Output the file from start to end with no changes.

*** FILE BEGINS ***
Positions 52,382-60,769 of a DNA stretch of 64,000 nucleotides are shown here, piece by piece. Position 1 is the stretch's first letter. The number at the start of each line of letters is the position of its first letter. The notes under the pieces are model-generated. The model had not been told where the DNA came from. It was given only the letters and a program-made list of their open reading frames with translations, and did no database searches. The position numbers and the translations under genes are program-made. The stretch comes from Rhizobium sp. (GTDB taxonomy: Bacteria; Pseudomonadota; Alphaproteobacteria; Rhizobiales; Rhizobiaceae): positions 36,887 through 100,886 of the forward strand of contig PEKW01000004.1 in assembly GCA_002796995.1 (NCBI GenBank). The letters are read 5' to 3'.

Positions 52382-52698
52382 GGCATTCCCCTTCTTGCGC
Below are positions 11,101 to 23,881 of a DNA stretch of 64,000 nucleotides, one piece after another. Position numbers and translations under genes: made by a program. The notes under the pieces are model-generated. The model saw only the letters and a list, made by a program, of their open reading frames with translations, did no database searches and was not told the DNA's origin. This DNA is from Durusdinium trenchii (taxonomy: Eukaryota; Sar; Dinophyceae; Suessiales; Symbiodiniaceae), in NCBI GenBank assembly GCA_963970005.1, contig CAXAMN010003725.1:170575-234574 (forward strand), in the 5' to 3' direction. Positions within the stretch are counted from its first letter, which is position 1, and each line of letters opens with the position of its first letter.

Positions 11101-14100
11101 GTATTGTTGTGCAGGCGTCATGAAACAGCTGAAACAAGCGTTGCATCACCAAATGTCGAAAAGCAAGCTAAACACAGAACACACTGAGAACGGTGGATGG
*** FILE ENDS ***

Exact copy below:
Positions 52,382-60,769 of a DNA stretch of 64,000 nucleotides are shown here, piece by piece. Position 1 is the stretch's first letter. The number at the start of each line of letters is the position of its first letter. The notes under the pieces are model-generated. The model had not been told where the DNA came from. It was given only the letters and a program-made list of their open reading frames with translations, and did no database searches. The position numbers and the translations under genes are program-made. The stretch comes from Rhizobium sp. (GTDB taxonomy: Bacteria; Pseudomonadota; Alphaproteobacteria; Rhizobiales; Rhizobiaceae): positions 36,887 through 100,886 of the forward strand of contig PEKW01000004.1 in assembly GCA_002796995.1 (NCBI GenBank). The letters are read 5' to 3'.

Positions 52382-52698
52382 GGCATTCCCCTTCTTGCGC
Below are positions 11,101 to 23,881 of a DNA stretch of 64,000 nucleotides, one piece after another. Position numbers and translations under genes: made by a program. The notes under the pieces are model-generated. The model saw only the letters and a list, made by a program, of their open reading frames with translations, did no database searches and was not told the DNA's origin. This DNA is from Durusdinium trenchii (taxonomy: Eukaryota; Sar; Dinophyceae; Suessiales; Symbiodiniaceae), in NCBI GenBank assembly GCA_963970005.1, contig CAXAMN010003725.1:170575-234574 (forward strand), in the 5' to 3' direction. Positions within the stretch are counted from its first letter, which is position 1, and each line of letters opens with the position of its first letter.

Positions 11101-14100
11101 GTATTGTTGTGCAGGCGTCATGAAACAGCTGAAACAAGCGTTGCATCACCAAATGTCGAAAAGCAAGCTAAACACAGAACACACTGAGAACGGTGGATGG